Thursday May 03 2012
North Auburn's 858-unit Timberline development targeted for court fight
By: Gus Thomson, Journal Staff Writer
Aug. 13 courtroom date scheduled as two sides consider options on talking points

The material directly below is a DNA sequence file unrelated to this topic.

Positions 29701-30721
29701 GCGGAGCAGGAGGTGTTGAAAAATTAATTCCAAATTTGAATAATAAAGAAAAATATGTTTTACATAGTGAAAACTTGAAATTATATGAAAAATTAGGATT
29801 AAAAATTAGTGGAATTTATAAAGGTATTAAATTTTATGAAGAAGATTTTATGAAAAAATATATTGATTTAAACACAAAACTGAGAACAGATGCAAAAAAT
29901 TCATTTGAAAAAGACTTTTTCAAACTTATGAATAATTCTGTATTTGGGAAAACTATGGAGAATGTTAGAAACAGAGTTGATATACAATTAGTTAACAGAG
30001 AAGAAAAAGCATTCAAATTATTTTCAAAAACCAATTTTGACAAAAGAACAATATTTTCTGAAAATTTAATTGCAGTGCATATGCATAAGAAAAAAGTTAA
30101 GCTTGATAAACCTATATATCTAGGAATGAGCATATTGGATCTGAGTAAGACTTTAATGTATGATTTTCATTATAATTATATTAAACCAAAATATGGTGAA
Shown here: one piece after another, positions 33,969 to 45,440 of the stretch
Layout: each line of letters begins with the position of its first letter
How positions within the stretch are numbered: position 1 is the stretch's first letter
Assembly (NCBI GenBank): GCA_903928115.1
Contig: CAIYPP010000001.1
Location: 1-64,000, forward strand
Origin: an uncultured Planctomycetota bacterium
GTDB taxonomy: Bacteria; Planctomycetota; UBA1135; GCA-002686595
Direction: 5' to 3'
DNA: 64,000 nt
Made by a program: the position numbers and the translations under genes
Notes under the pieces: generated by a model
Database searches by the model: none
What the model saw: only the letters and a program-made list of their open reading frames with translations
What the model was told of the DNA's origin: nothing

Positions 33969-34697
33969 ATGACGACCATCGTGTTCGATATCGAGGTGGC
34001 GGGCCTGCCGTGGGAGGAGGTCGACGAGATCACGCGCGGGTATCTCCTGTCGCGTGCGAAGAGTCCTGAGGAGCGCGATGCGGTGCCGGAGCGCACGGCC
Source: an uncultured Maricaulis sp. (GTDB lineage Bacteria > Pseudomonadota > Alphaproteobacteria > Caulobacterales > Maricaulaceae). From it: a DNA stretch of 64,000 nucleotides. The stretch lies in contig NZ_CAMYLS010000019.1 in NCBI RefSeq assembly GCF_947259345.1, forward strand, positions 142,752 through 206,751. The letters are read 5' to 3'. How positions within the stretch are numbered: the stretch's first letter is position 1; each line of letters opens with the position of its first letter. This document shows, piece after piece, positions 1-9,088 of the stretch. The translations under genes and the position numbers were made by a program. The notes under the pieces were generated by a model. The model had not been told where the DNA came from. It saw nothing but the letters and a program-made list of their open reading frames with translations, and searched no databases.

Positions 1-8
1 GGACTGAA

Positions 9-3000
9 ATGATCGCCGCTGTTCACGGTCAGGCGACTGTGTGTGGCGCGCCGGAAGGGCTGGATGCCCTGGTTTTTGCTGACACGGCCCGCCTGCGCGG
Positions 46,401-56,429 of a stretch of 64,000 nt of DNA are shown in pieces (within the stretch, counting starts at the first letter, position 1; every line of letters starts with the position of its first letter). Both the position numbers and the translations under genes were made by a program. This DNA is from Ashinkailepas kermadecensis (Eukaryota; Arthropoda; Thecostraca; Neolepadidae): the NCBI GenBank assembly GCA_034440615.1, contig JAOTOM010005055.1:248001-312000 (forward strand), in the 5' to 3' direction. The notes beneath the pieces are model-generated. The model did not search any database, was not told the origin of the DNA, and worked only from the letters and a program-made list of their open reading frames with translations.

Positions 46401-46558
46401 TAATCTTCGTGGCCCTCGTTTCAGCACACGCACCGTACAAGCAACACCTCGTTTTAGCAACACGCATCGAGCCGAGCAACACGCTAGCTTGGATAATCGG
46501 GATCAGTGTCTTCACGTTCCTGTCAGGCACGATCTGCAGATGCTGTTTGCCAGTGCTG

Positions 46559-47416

AUBURN CA - The controversial Timberline mixed-use project in North Auburn is heading toward a court showdown in August. Some North Auburn residents are fighting Placer County approval of the environmental documentation required by the state. Attorneys for Placer County and Timberline developer Western Care Construction of Rocklin are digging in to fight the court action And both sides are moving toward an Aug. 13 trial date in Placer County Superior Court, with no judge assigned yet to hear the case. Davis attorney John Gabrielli, representing the group against Timberline, filed the petitioner?s opening trial brief this past week and is preparing to go to trial on whether Western Care?s financial ability to complete the project should have been studied before project approvals. The Gabrielli trial brief, filed on behalf of the Ad-hoc Committee to Save Our North Auburn Quality of Life, questions Western Care?s financial stability in the face of the worst recession since the Great Depression of the 1930s, Western Care owner Martin Harmon?s recent legal losses through his interest in Horizon West Healthcare and sale of key assets by Harmon?s family. ?This makes it more important to ask ?Do you have one step in the grave or one step on the banana peel??? Gabrielli said. Karin Schwab, Placer County deputy county counsel, said Thursday that the county will be defending the September 2011 approval of California Environmental Act documentation by the Board of Supervisors confident that it will withstand any legal challenges. The court challenge revolves around whether Western Care Construction could denude the 119-acre Timberline site of vegetation and then fail to have the financial wherewithal to continue with the project, including bankrolling work on establishing a wetland preserve to the site on Auburn Recreation District land. Spokesmen for Western Care have previously said that the project was extensively vetted over a three-year process and any questions were addressed in draft and final environmental impact reports. The report was unanimously approved by the North Auburn Municipal Advisory Council, the county Planning Commission and the Board of Supervisors. Dale Smith, a community activist whose Sunshine Way home sits near the vacant Timberline site off Bell Road, said there is still room for a compromise on conditions that nearby residents feel are questionable. Schwab said no meetings between the two sides are scheduled. ?The legal suit is so strong that it in all likelihood will cause them to come back and negotiate,? Smith said. The ad hoc group would be seeking a drop in the scale of buildings that are three stories to two stories. The group also wants Western Care to save more of the trees targeted for removal, he said. Sacramento?s Tina Thomas, a nationally known land-use attorney representing Western Care in the case, reiterated that the state environmental approvals were complete and conclusive. ?CEQA requires an agency to adopt all feasible mitigation measures and we believe all have been adopted,? Thomas said. The proposed development includes a continuing care retirement community and commercial office complex on land across Bell Road from the county?s Government Center. A total of 780 of the 858 units in the development are to be for seniors. There will be 78 residential lofts with no age restrictions on the top floors of the office and commercial complex.